“Monsters are a boon for gods. Imagine all the prayers.” So says Circe, a sly, petulant, and finally commanding voice that narrates the entirety of Miller’s dazzling second novel. The writer returns to Homer, the wellspring that led her to an Orange Prize for The Song of Achilles (2012). This time, she dips into The Odyssey for the legend of Circe, a nymph who turns Odysseus’ crew of men into pigs. The novel, with its distinctive feminist tang, starts with the sentence: “When I was born, the name for what I was did not exist.” Readers will relish following the puzzle of this unpromising daughter of the sun god Helios and his wife, Perse, who had negligible use for their child. It takes banishment to the island Aeaea for Circe to sense her calling as a sorceress: “I will not be like a bird bred in a cage, I thought, too dull to fly even when the door stands open. I stepped into those woods and my life began.” This lonely, scorned figure learns herbs and potions, surrounds herself with lions, and, in a heart-stopping chapter, outwits the monster Scylla to propel Daedalus and his boat to safety. She makes lovers of Hermes and then two mortal men. She midwifes the birth of the Minotaur on Crete and performs her own C-section. And as she grows in power, she muses that “not even Odysseus could talk his way past [her] witchcraft. He had talked his way past the witch instead.” Circe’s fascination with mortals becomes the book’s marrow and delivers its thrilling ending. All the while, the supernatural sits intriguingly alongside “the tonic of ordinary things.” A few passages coil toward melodrama, and one inelegant line after a rape seems jarringly modern, but the spell holds fast. Expect Miller’s readership to mushroom like one of Circe’s spells.

Miller makes Homer pertinent to women facing 21st-century monsters.

Pub Date: April 10, 2018

ISBN: 978-0-316-55634-7

Page Count: 400

Publisher: Little, Brown

Review Posted Online: Jan. 23, 2018

Kirkus Reviews Issue: Feb. 1, 2018

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Still, a respectful and absorbing page-turner.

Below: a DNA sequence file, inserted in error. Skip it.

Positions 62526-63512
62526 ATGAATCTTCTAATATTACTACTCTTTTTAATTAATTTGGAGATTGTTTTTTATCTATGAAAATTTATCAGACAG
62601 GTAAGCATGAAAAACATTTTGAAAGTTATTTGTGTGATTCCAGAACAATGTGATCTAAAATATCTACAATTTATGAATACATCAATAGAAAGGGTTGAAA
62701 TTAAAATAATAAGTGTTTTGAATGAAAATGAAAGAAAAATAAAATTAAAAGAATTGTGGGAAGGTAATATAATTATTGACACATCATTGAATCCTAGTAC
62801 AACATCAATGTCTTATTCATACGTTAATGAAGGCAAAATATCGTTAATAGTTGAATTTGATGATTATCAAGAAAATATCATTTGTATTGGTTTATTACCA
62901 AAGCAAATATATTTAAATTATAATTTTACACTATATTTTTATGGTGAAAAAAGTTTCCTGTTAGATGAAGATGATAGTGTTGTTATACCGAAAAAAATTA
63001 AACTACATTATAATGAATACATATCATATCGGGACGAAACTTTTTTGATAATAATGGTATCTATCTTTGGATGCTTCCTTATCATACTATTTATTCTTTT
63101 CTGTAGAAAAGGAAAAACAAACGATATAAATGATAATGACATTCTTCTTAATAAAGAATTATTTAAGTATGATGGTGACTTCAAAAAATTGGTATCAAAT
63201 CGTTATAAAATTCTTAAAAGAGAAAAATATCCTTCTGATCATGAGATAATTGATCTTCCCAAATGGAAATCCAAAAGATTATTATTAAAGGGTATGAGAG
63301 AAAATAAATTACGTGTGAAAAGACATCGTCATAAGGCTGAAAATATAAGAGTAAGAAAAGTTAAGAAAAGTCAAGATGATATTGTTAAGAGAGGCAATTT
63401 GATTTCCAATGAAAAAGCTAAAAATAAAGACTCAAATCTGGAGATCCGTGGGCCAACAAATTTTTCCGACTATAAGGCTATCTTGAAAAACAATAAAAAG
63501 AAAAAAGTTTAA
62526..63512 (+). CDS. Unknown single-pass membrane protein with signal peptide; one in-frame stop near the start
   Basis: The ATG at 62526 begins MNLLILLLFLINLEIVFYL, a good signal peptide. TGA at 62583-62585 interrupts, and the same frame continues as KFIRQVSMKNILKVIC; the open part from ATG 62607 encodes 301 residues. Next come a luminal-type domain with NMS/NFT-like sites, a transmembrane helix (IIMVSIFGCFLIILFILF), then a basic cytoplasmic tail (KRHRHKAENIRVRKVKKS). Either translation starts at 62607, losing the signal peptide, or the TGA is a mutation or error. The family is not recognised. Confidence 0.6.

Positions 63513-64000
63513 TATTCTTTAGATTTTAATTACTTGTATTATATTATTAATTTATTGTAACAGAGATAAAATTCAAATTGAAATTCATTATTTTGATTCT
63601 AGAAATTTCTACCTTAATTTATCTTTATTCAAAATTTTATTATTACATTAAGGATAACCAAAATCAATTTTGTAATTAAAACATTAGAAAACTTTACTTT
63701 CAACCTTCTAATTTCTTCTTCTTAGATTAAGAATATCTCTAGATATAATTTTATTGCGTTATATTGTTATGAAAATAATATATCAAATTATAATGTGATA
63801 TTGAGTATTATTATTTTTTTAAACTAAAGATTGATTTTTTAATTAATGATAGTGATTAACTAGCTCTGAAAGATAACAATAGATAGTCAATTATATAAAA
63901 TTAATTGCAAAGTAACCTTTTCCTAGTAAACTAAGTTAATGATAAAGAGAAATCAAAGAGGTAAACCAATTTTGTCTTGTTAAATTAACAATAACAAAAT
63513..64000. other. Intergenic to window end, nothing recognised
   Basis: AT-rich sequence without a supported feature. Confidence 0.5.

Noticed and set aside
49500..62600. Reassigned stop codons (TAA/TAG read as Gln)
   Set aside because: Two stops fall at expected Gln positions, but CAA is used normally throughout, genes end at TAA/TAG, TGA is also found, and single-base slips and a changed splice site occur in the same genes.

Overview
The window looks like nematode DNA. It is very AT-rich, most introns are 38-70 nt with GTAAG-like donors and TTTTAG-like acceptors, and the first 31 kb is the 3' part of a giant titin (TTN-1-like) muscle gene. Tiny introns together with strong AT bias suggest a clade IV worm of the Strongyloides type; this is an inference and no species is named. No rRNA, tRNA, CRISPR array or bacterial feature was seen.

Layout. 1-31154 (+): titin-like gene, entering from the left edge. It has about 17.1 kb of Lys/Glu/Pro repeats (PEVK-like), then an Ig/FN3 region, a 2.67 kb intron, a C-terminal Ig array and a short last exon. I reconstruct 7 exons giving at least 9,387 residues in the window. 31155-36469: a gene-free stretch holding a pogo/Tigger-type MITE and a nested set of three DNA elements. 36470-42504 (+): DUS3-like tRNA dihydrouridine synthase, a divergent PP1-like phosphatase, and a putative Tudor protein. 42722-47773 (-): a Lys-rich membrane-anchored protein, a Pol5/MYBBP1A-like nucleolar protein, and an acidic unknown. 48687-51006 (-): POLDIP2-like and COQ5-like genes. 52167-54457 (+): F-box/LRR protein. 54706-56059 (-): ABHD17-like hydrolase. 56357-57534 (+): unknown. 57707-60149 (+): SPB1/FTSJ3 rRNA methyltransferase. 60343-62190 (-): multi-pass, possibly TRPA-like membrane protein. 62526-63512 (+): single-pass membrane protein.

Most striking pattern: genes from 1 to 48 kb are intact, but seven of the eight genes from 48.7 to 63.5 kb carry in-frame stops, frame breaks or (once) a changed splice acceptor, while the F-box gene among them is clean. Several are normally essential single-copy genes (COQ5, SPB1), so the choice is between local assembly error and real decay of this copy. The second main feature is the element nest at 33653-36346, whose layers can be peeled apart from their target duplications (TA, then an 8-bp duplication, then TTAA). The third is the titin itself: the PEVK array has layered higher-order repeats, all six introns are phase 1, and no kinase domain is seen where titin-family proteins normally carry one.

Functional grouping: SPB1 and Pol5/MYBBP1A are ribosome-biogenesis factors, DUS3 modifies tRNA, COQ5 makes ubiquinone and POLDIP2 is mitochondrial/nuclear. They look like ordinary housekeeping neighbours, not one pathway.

THE NIGHTINGALE

Hannah’s new novel is an homage to the extraordinary courage and endurance of Frenchwomen during World War II.

In 1995, an elderly unnamed widow is moving into an Oregon nursing home on the urging of her controlling son, Julien, a surgeon. This trajectory is interrupted when she receives an invitation to return to France to attend a ceremony honoring passeurs: people who aided the escape of others during the war. Cut to spring, 1940: Viann has said goodbye to husband Antoine, who's off to hold the Maginot line against invading Germans. She returns to tending her small farm, Le Jardin, in the Loire Valley, teaching at the local school and coping with daughter Sophie’s adolescent rebellion. Soon, that world is upended: The Germans march into Paris and refugees flee south, overrunning Viann’s land. Her long-estranged younger sister, Isabelle, who has been kicked out of multiple convent schools, is sent to Le Jardin by Julien, their father in Paris, a drunken, decidedly unpaternal Great War veteran. As the depredations increase in the occupied zone—food rationing, systematic looting, and the billeting of a German officer, Capt. Beck, at Le Jardin—Isabelle’s outspokenness is a liability. She joins the Resistance, volunteering for dangerous duty: shepherding downed Allied airmen across the Pyrenees to Spain. Code-named the Nightingale, Isabelle will rescue many before she's captured. Meanwhile, Viann’s journey from passive to active resistance is less dramatic but no less wrenching. Hannah vividly demonstrates how the Nazis, through starvation, intimidation and barbarity both casual and calculated, demoralized the French, engineering a community collapse that enabled the deportations and deaths of more than 70,000 Jews. Hannah’s proven storytelling skills are ideally suited to depicting such cataclysmic events, but her tendency to sentimentalize undermines the gravitas of this tale.

Still, a respectful and absorbing page-turner.

Pub Date: Feb. 3, 2015

ISBN: 978-0-312-57722-3

Page Count: 448

Publisher: St. Martin's

Review Posted Online: Nov. 20, 2014

Kirkus Reviews Issue: Dec. 1, 2014